What's also interesting, is that the word they use for "to fuck" is трахнуть, lit. "to bang", as in, "When the lamp fell off the table it hit the floor with a bang." So, a Russian guy might say, "Я ей трахнул" (I banged her), which is also common usage here in the U.S. Ya gotta love those mongrel languages.

    The "dirty" part is a little more difficult. The word for dirty is грязный, but this is typically used to mean something that is covered in dirt, not sure that's what you want. There are also other words for filthy and nasty: гадкий, мерзкий, скверный, but again, deferring to the guys on sextalk, it seems the most common usage would be гадкий.

    So, you might try something like, "ты такая гадкая шлюха, хочу вам трахнуть" (you filthy/nasty wh*re, I want to fuck you)

    Has kind of a nice ring to it, doesn't it? ты такая гадкая шлюха...

    I hope this helps you in your research. As for the nomenclature of the female body, I imagine your girlfriend can help you with this much better than I.

    Nota Bene: I have included some visual aids to supplement the text of the lesson. Please study all of this material carefully as it will be included in the semester final and will account for 15% of your final grade.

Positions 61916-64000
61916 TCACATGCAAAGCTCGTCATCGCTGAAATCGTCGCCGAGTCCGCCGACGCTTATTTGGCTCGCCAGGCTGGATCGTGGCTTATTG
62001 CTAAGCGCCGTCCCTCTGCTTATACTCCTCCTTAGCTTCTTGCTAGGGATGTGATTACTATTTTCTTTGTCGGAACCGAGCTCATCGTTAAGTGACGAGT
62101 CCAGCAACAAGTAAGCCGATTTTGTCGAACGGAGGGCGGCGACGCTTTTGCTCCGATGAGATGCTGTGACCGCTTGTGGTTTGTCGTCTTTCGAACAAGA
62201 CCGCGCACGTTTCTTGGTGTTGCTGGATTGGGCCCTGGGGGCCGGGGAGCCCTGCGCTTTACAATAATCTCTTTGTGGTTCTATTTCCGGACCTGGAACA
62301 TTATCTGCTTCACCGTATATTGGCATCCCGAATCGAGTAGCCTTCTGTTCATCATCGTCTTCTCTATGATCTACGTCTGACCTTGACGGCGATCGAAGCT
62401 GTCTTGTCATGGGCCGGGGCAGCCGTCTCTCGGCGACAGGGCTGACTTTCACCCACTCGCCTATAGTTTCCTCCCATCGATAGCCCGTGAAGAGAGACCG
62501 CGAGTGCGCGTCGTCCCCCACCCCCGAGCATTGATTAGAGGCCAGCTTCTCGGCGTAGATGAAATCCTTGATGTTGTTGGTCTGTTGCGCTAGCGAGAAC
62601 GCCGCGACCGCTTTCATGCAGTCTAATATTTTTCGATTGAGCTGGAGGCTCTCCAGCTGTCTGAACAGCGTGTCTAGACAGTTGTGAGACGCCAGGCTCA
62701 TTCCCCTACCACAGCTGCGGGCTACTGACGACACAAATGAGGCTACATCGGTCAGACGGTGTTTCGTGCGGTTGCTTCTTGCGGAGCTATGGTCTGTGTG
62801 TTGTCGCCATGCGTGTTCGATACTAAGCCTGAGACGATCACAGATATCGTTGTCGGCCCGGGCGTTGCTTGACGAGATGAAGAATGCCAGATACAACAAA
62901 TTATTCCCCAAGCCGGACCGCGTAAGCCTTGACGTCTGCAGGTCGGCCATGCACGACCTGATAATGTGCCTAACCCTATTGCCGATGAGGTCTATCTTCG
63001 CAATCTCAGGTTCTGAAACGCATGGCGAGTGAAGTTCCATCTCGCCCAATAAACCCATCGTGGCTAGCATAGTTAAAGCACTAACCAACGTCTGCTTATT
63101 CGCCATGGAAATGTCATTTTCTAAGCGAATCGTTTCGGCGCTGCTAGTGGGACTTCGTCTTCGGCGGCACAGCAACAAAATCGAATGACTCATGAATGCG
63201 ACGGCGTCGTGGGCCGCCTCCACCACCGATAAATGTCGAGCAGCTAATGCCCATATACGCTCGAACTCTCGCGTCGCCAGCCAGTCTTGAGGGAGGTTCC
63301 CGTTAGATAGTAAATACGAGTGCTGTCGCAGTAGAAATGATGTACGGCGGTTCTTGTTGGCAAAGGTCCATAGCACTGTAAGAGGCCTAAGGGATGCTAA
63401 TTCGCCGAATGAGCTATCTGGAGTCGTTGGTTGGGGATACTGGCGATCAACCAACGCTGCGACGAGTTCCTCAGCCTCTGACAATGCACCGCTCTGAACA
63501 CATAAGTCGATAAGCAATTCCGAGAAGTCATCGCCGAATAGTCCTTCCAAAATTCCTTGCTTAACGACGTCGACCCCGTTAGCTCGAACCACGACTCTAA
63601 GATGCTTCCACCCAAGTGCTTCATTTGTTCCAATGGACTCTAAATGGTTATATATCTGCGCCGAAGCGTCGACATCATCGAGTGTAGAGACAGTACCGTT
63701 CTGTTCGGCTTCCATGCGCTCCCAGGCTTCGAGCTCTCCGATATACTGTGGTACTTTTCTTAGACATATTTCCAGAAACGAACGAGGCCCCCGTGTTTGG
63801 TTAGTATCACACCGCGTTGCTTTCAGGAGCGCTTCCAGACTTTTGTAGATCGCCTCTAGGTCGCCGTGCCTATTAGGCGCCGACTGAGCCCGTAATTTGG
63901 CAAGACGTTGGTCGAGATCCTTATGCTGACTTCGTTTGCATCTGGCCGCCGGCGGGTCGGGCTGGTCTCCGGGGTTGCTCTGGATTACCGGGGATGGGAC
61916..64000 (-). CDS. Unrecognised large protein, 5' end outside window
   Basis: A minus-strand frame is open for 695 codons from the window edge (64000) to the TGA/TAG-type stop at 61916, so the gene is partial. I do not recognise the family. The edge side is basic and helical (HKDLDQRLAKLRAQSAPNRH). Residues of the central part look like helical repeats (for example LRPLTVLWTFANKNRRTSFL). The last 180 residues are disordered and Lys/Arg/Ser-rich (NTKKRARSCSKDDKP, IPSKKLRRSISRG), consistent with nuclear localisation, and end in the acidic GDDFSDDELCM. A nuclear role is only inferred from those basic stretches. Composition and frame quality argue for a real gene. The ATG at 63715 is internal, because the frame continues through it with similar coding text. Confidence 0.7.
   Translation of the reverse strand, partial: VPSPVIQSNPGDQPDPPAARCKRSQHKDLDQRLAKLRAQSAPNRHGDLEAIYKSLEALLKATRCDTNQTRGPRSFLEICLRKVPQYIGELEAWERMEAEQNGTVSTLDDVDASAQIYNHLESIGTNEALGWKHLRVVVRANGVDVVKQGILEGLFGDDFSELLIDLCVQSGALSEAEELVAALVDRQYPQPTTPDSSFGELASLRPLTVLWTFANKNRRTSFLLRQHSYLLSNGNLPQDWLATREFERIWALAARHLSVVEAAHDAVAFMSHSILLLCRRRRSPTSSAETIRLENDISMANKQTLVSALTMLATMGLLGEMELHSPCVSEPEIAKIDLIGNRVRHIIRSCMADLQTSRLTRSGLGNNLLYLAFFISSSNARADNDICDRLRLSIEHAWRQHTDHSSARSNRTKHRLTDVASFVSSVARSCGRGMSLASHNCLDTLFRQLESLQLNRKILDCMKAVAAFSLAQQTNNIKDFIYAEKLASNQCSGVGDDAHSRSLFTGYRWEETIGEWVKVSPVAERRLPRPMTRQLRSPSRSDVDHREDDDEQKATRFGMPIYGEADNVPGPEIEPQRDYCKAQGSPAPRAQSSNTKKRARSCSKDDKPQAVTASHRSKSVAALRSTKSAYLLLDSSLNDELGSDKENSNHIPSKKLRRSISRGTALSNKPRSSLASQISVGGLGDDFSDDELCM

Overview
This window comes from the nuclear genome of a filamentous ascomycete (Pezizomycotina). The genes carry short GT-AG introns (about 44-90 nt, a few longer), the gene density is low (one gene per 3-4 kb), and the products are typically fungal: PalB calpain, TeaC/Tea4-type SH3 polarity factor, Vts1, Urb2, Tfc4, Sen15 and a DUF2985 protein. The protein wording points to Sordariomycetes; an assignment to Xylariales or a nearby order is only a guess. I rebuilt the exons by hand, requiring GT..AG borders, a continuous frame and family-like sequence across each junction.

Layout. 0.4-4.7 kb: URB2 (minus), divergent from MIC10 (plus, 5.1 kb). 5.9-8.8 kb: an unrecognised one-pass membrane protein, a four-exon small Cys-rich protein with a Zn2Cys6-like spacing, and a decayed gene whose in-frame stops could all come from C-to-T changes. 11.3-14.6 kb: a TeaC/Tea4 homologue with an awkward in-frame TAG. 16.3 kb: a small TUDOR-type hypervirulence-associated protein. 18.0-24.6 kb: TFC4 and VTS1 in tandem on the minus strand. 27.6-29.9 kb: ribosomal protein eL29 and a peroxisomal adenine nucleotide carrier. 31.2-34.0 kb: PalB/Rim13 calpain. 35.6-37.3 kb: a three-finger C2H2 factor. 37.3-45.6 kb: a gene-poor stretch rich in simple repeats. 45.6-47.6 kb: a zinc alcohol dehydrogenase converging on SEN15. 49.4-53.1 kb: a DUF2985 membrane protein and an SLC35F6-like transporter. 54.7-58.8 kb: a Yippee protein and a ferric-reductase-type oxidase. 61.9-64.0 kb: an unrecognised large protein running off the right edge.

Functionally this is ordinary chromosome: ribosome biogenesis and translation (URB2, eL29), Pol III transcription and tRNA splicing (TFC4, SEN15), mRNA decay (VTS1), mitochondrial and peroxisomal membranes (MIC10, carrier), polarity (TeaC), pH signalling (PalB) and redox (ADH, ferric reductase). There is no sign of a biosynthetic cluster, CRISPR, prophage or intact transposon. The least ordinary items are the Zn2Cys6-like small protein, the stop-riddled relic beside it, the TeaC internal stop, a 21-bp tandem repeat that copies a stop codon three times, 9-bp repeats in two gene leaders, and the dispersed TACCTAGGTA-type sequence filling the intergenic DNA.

As you know, if you fail my class, your life will be ruined forever.
    Attached Thumbnails Attached Thumbnails GT1.jpg‎   GT2.jpg‎   GT3.jpg‎   GT4.jpg‎   GT5.jpg‎  

    GT6.jpg‎   GT7.jpg‎  

  11. #284
    Quote Originally Posted by Skwiskwis  [View Original Post]
    Now I know what your thinking, 'we have reached the denouement. ' Unfortunately, it's a 9 week online course which explores the complexities of this thread's most recent topics,

    https://accounts.coursera.org/signin

    I strongly recommend Week 2: "Generalized knowledge vs. Stereotypes of 'enigmatic Russian soul. '

    Now I know what your thinking, so here are the most important points I'd make, and in 21 minutes!

    http://www.southparkstudios.com/full...1-going-native

    Maholo!
    Thanks for that bit of levity. Very funny indeed. Now, if I can just organize a "Prevyet Rewards Card" here in Moscow, I could start my own movement against the dreaded sex tourists!

  12. #283

    развязка

    Now I know what your thinking, 'we have reached the denouement. ' Unfortunately, it's a 9 week online course which explores the complexities of this thread's most recent topics,

    https://accounts.coursera.org/signin

    I strongly recommend Week 2: "Generalized knowledge vs. Stereotypes of 'enigmatic Russian soul. '

    Now I know what your thinking, so here are the most important points I'd make, and in 21 minutes!

    http://www.southparkstudios.com/full...1-going-native

    Maholo!

  13. #282

    Она по-русски плохо знала

    Quote Originally Posted by skwiskwis  [View Original Post]